A 1783 engraving of the House from "Grose's Antiquities of England & Wales"
House & Family History: Basing House was a five-story 16th century house that was considered in its time to be the greatest private house in the country (it rivaled Hampton Court Palace in size and opulence). Basing was built circa 1535 for William Paulet, 1st Marquess of Winchester and treasurer to Edward VI, Queen Mary, and Queen Elizabeth, and was comprised of two linked houses: the Old House, located within a defensive ring of earthworks and incorporating the remains of a Norman motte and bailey castle, and the New House, located outside the earthen defenses; a bridge and gateway linked the two houses. During the Civil War the House was severely damaged by Parliamentary troops, who attacked Basing on three separate occasions. On October 13, 1645, with the force of Oliver Cromwell's troops behind them, the Parliamentarians took the House, looted the contents, and left the building to be destroyed by fire. After the Glorious Revolution, Charles Paulet, who owned the Basing Estate, took down the surviving parts of the House and built a new house at Hackwood. Today only the foundations and earthworks of Basing remain.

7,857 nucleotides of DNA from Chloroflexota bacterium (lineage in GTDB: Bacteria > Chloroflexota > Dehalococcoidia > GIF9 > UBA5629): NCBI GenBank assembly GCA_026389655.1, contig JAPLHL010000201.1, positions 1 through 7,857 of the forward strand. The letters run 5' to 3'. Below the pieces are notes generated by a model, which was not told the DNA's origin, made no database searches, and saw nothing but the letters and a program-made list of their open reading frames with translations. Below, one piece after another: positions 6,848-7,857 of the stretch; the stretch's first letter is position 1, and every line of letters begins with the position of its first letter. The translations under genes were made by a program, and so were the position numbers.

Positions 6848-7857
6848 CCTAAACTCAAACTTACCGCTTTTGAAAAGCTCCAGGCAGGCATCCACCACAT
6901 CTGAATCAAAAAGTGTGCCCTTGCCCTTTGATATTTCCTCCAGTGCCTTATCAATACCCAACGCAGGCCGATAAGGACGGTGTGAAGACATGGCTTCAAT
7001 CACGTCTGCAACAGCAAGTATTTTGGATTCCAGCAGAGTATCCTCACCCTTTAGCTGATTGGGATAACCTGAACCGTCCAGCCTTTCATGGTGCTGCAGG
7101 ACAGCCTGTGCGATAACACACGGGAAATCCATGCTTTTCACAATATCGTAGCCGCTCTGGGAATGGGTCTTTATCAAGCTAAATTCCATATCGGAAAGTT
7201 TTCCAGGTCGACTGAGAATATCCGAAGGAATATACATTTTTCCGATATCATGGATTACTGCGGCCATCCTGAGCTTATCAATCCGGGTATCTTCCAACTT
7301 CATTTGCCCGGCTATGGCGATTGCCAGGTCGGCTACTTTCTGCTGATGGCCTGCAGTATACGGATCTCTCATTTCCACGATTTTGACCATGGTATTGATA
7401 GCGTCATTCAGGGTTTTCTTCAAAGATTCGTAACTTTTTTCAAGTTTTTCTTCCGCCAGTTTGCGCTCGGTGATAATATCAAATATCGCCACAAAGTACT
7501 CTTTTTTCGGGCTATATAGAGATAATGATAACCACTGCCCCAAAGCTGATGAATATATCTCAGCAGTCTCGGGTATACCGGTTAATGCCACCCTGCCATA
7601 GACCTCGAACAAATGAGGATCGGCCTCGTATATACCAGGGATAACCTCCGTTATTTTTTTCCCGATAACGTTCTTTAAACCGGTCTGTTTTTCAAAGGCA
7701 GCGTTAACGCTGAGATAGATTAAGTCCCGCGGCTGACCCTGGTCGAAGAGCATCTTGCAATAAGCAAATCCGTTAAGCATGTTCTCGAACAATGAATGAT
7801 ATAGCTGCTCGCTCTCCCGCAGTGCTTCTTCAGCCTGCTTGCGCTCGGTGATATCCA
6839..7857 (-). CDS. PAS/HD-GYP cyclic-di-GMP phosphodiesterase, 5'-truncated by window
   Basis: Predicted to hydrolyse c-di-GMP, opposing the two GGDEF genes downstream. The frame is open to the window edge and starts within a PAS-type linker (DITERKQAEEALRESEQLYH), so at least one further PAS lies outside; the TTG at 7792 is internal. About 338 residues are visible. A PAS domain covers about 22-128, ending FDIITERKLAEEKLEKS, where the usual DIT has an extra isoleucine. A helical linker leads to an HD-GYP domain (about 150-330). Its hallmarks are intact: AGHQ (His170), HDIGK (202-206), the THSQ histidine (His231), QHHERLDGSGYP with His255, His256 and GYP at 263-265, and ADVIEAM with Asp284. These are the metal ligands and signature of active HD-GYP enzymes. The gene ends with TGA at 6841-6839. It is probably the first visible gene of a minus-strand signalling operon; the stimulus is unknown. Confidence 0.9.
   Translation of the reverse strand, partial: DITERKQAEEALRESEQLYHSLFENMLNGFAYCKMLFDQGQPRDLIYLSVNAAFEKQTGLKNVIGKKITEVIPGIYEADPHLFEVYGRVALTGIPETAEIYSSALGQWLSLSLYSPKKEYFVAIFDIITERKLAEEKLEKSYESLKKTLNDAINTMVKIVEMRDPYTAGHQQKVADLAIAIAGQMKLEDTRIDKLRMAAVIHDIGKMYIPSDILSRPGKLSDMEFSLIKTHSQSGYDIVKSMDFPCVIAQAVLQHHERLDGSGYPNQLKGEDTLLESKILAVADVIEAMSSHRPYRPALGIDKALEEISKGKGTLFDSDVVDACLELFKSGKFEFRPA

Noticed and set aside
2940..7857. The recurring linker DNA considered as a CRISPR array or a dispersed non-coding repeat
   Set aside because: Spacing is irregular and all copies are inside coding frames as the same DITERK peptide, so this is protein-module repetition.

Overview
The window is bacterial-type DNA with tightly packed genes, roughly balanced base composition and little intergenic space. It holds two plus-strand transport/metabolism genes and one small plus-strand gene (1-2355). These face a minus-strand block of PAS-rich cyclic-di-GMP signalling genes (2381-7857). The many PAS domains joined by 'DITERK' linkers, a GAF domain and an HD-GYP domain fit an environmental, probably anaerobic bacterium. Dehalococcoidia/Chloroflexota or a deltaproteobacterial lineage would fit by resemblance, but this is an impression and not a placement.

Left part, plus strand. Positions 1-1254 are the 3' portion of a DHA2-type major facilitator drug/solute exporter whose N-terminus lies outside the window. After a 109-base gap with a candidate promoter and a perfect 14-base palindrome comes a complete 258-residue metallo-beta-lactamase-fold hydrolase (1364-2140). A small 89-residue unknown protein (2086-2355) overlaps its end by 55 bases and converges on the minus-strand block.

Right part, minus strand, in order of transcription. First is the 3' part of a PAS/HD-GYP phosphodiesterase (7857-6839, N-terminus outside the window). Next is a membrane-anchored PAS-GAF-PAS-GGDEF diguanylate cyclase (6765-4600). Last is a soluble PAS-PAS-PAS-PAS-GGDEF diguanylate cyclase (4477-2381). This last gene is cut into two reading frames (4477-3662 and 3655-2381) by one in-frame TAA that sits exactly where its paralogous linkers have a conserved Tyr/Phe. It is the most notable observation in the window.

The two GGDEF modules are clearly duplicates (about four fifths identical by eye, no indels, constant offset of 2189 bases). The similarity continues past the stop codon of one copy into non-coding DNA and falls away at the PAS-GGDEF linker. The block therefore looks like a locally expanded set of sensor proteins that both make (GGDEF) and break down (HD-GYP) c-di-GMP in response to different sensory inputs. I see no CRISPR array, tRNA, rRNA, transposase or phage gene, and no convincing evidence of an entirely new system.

House Listed: Grade II
Park Listed: Grade II
Past Seat / Home of: William Paulet, 1st Marquess of Winchester, 16th century. Joseph Martineau, 19th century.
Current Ownership Type: Government
Primary Current Ownership Use: Visitor Attraction
Ownership Details: Owned by Hampshire County Council, who open the grounds and ruins to the public.
House Open to Public: Yes
Historic Houses Member: No